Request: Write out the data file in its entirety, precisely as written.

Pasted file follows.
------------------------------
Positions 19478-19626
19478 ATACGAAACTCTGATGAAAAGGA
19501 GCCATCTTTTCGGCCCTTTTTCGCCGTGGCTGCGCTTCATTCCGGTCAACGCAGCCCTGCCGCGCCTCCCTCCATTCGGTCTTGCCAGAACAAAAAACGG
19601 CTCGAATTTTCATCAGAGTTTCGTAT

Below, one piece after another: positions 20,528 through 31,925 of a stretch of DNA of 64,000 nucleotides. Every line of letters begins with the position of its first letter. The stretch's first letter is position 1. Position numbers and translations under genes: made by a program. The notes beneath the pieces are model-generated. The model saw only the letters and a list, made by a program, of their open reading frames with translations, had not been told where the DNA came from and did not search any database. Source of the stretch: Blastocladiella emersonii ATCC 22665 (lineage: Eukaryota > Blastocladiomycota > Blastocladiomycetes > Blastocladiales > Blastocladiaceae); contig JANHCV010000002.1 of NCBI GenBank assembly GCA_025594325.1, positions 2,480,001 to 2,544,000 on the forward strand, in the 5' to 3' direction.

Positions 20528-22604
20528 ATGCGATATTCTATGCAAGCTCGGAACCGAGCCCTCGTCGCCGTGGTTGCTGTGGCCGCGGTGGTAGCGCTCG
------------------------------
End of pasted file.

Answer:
Positions 19478-19626
19478 ATACGAAACTCTGATGAAAAGGA
19501 GCCATCTTTTCGGCCCTTTTTCGCCGTGGCTGCGCTTCATTCCGGTCAACGCAGCCCTGCCGCGCCTCCCTCCATTCGGTCTTGCCAGAACAAAAAACGG
19601 CTCGAATTTTCATCAGAGTTTCGTAT

Below, one piece after another: positions 20,528 through 31,925 of a stretch of DNA of 64,000 nucleotides. Every line of letters begins with the position of its first letter. The stretch's first letter is position 1. Position numbers and translations under genes: made by a program. The notes beneath the pieces are model-generated. The model saw only the letters and a list, made by a program, of their open reading frames with translations, had not been told where the DNA came from and did not search any database. Source of the stretch: Blastocladiella emersonii ATCC 22665 (lineage: Eukaryota > Blastocladiomycota > Blastocladiomycetes > Blastocladiales > Blastocladiaceae); contig JANHCV010000002.1 of NCBI GenBank assembly GCA_025594325.1, positions 2,480,001 to 2,544,000 on the forward strand, in the 5' to 3' direction.

Positions 20528-22604
20528 ATGCGATATTCTATGCAAGCTCGGAACCGAGCCCTCGTCGCCGTGGTTGCTGTGGCCGCGGTGGTAGCGCTCG